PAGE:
One can only hold their breath with this Bangalow proposed development. It reveals all of the characteristics of the developers who have successfully avoided imperative state/local legislation governing community and environmental rights (social Impact statements, flora and fauna  and enviromental impact studies).

With no guiding principles and an abuse of public interest by state and local governments, communities will continue to be either exploited or outraged. This is no solution and it blatantly violates the rights of a civil society.

Finally, when will council formally ratify the rezoning of Bangalow to the status to that of an industrial estate? This is a question of great public interest.

Jo Faith, Newtown 

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  1. Dear Jo,
    Thanks for taking the time to express your concerns over this development.
    The points you raise are those that we have been asking to be clarified for some months now.
    But the crux of the matter is how can council make a determination or more correctly, recommendation to the JRPP for eight industrial sheds that only two have nominated tenants. It is also beyond comprehension that a development of this size does not need and Environmental Impact Statement. Really, since when does a 10ha footprint of steel, concrete and bitumen on state significant farmlands not need and EIS? if council recommends this to the JRPP they are taking a huge leap of faith in a developer at the expense of rational, intelligent and educated objection. Our community deserves better treatment, better information and a better outcome.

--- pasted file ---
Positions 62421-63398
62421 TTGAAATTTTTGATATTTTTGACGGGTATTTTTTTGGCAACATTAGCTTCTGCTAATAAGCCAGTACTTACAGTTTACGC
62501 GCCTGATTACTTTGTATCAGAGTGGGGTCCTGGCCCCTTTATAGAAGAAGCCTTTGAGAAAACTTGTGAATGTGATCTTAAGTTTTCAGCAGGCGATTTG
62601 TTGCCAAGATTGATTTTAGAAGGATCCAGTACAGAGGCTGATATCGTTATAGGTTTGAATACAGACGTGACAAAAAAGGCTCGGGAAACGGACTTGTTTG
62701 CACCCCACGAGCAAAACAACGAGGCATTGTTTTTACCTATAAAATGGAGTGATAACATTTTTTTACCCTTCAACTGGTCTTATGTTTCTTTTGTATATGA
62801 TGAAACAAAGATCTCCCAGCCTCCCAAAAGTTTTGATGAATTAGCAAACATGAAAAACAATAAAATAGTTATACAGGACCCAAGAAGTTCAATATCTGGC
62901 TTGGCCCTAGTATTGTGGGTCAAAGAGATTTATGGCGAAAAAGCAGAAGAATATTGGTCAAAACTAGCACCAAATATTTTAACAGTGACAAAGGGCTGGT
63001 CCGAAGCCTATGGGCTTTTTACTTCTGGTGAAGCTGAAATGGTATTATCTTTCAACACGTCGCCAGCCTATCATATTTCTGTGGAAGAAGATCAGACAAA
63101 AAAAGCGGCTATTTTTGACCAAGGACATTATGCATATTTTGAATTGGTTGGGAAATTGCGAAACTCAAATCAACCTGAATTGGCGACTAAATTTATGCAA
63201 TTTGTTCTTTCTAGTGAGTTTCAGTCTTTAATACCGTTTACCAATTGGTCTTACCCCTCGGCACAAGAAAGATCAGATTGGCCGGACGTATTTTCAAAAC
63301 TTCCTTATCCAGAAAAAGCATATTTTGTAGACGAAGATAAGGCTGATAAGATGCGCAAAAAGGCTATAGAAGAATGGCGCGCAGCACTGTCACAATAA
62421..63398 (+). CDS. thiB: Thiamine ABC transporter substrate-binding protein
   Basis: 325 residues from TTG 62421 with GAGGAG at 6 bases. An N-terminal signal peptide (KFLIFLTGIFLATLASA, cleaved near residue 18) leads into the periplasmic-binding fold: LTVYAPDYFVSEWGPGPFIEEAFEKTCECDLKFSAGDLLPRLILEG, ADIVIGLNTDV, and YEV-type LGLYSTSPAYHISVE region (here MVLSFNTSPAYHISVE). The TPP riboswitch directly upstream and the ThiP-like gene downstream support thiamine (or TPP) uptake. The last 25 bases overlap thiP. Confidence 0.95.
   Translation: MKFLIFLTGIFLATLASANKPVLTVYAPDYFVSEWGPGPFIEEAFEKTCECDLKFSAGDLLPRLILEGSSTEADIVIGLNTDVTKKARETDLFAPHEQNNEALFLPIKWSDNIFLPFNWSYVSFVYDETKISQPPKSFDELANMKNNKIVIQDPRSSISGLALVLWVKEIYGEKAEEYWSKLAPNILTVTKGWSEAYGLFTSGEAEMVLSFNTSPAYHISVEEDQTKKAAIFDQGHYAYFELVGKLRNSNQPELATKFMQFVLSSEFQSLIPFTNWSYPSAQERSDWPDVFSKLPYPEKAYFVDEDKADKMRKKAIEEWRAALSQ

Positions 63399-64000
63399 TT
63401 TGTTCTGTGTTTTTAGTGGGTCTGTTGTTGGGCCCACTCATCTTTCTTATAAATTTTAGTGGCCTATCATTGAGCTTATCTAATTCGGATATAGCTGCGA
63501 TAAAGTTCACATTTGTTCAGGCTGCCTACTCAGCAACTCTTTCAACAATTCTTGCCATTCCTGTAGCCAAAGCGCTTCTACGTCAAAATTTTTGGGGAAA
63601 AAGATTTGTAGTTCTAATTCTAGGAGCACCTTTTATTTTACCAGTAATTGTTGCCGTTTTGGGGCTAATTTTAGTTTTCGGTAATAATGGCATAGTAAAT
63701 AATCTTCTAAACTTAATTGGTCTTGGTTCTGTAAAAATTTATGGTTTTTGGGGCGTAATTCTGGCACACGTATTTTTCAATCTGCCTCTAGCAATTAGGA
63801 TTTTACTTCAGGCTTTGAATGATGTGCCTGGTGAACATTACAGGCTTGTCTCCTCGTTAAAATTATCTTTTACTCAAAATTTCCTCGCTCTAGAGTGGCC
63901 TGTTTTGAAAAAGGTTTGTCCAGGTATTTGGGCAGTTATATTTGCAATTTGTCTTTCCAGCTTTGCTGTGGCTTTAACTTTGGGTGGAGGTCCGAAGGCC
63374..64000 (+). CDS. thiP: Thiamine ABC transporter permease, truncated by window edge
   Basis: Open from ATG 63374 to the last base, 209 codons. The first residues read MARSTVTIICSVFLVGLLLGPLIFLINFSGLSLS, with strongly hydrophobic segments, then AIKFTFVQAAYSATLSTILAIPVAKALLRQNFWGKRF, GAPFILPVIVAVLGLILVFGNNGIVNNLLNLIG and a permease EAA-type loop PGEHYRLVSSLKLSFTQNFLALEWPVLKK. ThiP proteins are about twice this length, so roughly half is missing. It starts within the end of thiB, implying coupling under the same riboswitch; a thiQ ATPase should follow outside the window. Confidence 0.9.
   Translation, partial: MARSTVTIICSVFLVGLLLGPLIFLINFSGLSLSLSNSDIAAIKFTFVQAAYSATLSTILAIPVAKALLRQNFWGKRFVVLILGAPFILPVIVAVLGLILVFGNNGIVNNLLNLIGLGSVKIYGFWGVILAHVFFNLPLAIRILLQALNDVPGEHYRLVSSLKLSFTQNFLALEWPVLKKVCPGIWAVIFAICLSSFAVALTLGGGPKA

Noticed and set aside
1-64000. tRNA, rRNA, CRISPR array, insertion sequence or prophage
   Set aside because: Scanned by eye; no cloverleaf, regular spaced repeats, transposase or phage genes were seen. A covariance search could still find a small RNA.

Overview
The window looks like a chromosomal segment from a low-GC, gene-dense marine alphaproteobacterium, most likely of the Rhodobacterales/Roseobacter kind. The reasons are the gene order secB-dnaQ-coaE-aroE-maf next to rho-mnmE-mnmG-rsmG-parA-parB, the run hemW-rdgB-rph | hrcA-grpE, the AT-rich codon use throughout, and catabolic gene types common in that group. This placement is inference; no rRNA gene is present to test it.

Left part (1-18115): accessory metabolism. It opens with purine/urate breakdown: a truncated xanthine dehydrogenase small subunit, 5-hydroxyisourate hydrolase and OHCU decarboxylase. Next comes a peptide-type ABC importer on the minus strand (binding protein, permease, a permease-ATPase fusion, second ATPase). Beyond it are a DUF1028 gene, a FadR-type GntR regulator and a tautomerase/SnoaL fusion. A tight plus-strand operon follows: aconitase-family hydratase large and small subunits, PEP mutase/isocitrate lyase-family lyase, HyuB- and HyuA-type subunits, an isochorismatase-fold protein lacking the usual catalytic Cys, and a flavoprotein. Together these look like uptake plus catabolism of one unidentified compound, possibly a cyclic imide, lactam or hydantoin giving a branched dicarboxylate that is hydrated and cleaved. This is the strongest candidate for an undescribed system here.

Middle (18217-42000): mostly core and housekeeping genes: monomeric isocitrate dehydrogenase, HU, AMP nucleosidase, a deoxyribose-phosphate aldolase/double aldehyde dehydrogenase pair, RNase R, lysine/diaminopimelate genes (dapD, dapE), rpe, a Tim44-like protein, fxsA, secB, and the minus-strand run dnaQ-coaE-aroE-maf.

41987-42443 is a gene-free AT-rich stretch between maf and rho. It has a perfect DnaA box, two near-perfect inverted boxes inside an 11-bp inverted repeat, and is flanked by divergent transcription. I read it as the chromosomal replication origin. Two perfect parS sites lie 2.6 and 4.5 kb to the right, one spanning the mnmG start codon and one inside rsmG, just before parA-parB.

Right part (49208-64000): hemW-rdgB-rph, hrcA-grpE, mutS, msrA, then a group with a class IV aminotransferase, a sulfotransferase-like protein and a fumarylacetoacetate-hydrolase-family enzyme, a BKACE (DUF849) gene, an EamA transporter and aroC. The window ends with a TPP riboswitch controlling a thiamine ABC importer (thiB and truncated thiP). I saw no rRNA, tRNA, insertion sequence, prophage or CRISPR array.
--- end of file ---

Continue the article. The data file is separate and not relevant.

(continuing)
It’s not too late to write a submission to Council.
    Ean Jones

  2. Dear Jo, you quite rightly ask whether the intended use under RU1 can meet acoustic noise standards of that zoning. This may be why the existing operations of “prospective tenants” (of which there are now only two for the 36,400m2 of factory space) operate in N1 and N2 zones, not because the activities don’t meet the RU1 definition but because they don’t meet RU1 acoustic standards???

    It is difficult to see how the proposal could adequately manage noise impacts and not violate the Evironmemental Protection and Operations Act.

  3. I agree with what has been said in the previous three letters about the DA for a collection of eight massive sheds, 504 car parking spaces and associated infrastructure and utilities to be built on rural land at 201 Lismore Rd Bangalow.

    I was absolutely thrilled to read yesterday that the Mayor and the Greens Councillors have put a Notice of Motion to Council that states their objection to this development. The motion demonstrates to me that the Mayor and the Greens Councillors have given the DA considerable thought.

    Given that it is impossible from the information provided in the DA to properly assess the various impacts of this development, it is only right and proper that the DA be refused.

    Let us support Council and other Regional authorities to find some industrial land near the expressway for our local food industries if and when the need is formally established.